Media Source: Long Island Business News
After the vast majority of commercial property owners in Nassau County ignored a request in January for property income and expense statements, the county's Board of Assessors is making another push to obtain the data by the end of June, according to Nassau County Assessor Charles O'Shea.
The board wants to use the information for its tax reassessment project, the county's first for commercial property since 1986.
If owners still don't respond by June, O'Shea said, the board has the authority to impose a $500 fine on non-compliers, and it may seek authority from the county Legislature for other methods to force compliance.
'If we need more teeth, I'll seek it before the county Legislature,' said O'Shea, a Republican who served 11 years in the state Assembly.
But Richard Fromewick, a tax certiorari attorney with Meyer, Suozzi, English & Klein, said he doubted the county would have time to collect all the data and analyze it fast enough to meet its ambitious schedule.
O'Shea said assessors use several methods to arrive at a property's value. They often use a combination of three factors: comparing a property to others based on its size and location, its latest sales price and its income and expense data.
The owners of Nassau's 22,000 commercial parcels are scheduled to receive preliminary notices of tentative appraised value for their properties in August or September. They will have until December to informally challenge those numbers.
Then in late December, they will receive letters that lock in an assessment value, pending formal legal challenges filed between January and April.
Once the new tax roll is in place, each of the county's taxing jurisdictions will set a tax rate at which assessed property is to be taxed.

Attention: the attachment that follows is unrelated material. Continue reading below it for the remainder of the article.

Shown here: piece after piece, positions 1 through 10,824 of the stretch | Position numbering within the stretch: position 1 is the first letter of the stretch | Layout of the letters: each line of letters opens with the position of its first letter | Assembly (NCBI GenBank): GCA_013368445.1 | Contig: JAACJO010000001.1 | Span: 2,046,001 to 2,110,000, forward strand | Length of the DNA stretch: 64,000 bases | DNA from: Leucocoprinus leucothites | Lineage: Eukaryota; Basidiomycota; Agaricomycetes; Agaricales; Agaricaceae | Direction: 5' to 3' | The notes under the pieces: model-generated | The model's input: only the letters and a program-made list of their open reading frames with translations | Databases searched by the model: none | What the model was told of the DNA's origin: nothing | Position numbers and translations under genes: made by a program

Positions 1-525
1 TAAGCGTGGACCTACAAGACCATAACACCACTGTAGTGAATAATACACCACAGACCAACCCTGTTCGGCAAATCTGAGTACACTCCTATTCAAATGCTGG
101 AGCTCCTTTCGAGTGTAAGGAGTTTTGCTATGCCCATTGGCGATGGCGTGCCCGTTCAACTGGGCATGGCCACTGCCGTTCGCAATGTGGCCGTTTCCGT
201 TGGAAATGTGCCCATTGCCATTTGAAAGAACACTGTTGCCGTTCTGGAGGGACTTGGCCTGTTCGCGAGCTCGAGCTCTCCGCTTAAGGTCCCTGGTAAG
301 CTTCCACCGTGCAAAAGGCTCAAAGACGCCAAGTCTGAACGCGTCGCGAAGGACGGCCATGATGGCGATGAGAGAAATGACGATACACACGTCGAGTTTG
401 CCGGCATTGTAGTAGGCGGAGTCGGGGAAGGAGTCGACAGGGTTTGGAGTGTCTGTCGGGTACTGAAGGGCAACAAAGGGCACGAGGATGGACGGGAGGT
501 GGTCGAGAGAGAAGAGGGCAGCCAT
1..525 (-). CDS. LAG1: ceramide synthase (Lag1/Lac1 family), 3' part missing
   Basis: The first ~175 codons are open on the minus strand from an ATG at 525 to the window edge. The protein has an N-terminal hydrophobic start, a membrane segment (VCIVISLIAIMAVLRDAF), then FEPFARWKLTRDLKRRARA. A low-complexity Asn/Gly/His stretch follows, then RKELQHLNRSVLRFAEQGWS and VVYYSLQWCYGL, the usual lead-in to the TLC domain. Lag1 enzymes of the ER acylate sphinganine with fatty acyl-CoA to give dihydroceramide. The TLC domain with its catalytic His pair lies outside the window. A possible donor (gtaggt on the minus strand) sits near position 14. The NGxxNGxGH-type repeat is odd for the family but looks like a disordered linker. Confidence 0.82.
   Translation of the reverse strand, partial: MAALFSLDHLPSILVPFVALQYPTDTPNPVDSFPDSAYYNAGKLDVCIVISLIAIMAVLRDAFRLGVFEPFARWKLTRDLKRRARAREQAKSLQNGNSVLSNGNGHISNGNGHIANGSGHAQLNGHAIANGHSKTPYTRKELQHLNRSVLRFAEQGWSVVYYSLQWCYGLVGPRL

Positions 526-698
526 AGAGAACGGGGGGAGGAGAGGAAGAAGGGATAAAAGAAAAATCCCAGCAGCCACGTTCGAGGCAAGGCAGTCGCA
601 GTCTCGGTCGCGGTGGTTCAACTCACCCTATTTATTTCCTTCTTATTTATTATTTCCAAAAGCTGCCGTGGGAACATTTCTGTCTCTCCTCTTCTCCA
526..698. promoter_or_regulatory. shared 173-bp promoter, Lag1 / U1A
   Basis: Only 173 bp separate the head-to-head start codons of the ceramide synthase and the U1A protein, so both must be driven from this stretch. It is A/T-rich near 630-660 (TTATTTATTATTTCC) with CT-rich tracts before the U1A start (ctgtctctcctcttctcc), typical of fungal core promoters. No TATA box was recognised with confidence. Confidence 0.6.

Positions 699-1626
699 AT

The new roll could be used by certain Nassau villages as soon as June 2003 and it will be used to calculate school taxes in Nassau in October 2003. County and town tax bills will be affected in January 2004.
The county has contracted with Cole Layer Trumble Co. of Dayton, Ohio, to administer reassessment of not only commercial but also residential properties, which haven't been systematically reassessed since the 1930s.
With respect to commercial properties, the county never made allowances for falling market values in the real estate recession of the early 1990s, but based its tax bills on the higher 1986 values.
As a result, many property owners have appealed their assessments and won settlements in court, prompting the county to try to develop more accurate values.
County Executive Tom Suozzi, a Democrat who took office in January after the reassessment project was underway, supports efforts to build a more accurate tax roll. 'Revaluation is extremely important and we want it to be successful,' said Liz Botwin, a county attorney.
So far, Suozzi's most notable difference with O'Shea has been his insistence that the county rely exclusively on in-house property appraisers, an option he says is cheaper than hiring contract appraisers. O'Shea said he believes the county should keep the option of using contractors.
O'Shea said he wants to press commercial property owners to supply income and expense statements to the Board of Assessors because it will help Cole Layer Trumble develop more accurate valuations.
Less then 10 percent of property owners responded to the initial request in January. Fromewick said that request was sent out by CLT, and some of his clients mistook it for a solicitation and threw it away.
Jim Keenan, CLT's project manager for the Nassau reassessment, said that while that information would be helpful, it isn't crucial. He said his company has relied heavily on two Mineola appraisal companies - Michael Haberman & Associates and Smith & Salerno Valuation Services - that have 'very considerable' data on local properties.
'We have more information than for any other project we've worked on,' he said.
Richard Bivone, president of the Nassau Council of Chambers of Commerce, said business owners, many of whom have had legal skirmishes with the county, are taking a wait-and-see attitude toward reassessment.
'We just hope that when the reappraisal is done its equitable and fair,' Bivone said.
O'Shea said accuracy is his top priority. 'We hope tax certiorari attorneys will be disappointed by how accurate (revaluations are),' he said.